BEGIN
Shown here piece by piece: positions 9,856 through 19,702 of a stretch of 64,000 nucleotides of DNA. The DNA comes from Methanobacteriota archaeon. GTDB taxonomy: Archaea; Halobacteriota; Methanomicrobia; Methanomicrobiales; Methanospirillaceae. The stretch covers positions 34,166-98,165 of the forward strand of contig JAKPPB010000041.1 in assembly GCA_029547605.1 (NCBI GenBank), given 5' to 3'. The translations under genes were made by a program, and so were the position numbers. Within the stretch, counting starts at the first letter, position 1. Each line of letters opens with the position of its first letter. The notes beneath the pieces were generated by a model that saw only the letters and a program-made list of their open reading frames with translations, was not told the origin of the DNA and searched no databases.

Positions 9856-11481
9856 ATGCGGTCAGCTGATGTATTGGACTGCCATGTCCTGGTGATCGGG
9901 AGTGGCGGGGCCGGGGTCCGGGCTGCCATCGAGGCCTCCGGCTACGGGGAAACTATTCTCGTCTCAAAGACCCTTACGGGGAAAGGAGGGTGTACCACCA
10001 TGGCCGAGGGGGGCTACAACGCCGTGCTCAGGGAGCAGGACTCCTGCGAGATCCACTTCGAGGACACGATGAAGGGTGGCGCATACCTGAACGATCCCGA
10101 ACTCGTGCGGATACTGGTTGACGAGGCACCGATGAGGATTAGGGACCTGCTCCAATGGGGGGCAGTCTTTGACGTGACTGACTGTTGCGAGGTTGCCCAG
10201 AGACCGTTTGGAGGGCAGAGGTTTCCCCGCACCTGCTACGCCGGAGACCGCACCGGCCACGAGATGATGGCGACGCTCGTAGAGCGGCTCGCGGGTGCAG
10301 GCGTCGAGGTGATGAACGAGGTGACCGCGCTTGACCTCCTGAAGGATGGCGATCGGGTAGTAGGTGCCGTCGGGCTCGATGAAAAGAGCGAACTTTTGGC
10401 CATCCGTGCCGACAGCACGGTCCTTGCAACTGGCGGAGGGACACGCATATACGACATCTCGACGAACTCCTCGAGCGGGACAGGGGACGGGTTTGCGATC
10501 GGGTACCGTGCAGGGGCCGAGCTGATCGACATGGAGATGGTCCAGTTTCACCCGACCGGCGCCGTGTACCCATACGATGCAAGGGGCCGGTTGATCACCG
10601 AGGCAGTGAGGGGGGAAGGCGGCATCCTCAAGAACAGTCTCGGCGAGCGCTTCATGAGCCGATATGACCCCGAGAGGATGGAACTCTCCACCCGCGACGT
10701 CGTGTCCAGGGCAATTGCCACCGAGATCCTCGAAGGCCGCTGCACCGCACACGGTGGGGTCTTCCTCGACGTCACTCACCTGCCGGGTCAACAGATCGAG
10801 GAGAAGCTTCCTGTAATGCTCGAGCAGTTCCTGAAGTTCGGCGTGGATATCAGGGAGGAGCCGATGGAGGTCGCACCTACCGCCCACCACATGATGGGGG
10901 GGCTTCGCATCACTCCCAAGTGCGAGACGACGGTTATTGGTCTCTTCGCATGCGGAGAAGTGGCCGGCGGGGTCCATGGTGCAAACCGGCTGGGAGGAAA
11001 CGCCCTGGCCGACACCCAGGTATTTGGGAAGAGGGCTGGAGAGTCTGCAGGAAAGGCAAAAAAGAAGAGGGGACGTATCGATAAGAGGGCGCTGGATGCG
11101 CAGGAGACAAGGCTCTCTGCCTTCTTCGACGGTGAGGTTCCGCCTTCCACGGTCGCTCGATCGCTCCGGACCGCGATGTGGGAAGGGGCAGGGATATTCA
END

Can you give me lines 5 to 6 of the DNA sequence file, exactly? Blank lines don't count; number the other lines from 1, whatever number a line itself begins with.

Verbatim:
10001 TGGCCGAGGGGGGCTACAACGCCGTGCTCAGGGAGCAGGACTCCTGCGAGATCCACTTCGAGGACACGATGAAGGGTGGCGCATACCTGAACGATCCCGA
10101 ACTCGTGCGGATACTGGTTGACGAGGCACCGATGAGGATTAGGGACCTGCTCCAATGGGGGGCAGTCTTTGACGTGACTGACTGTTGCGAGGTTGCCCAG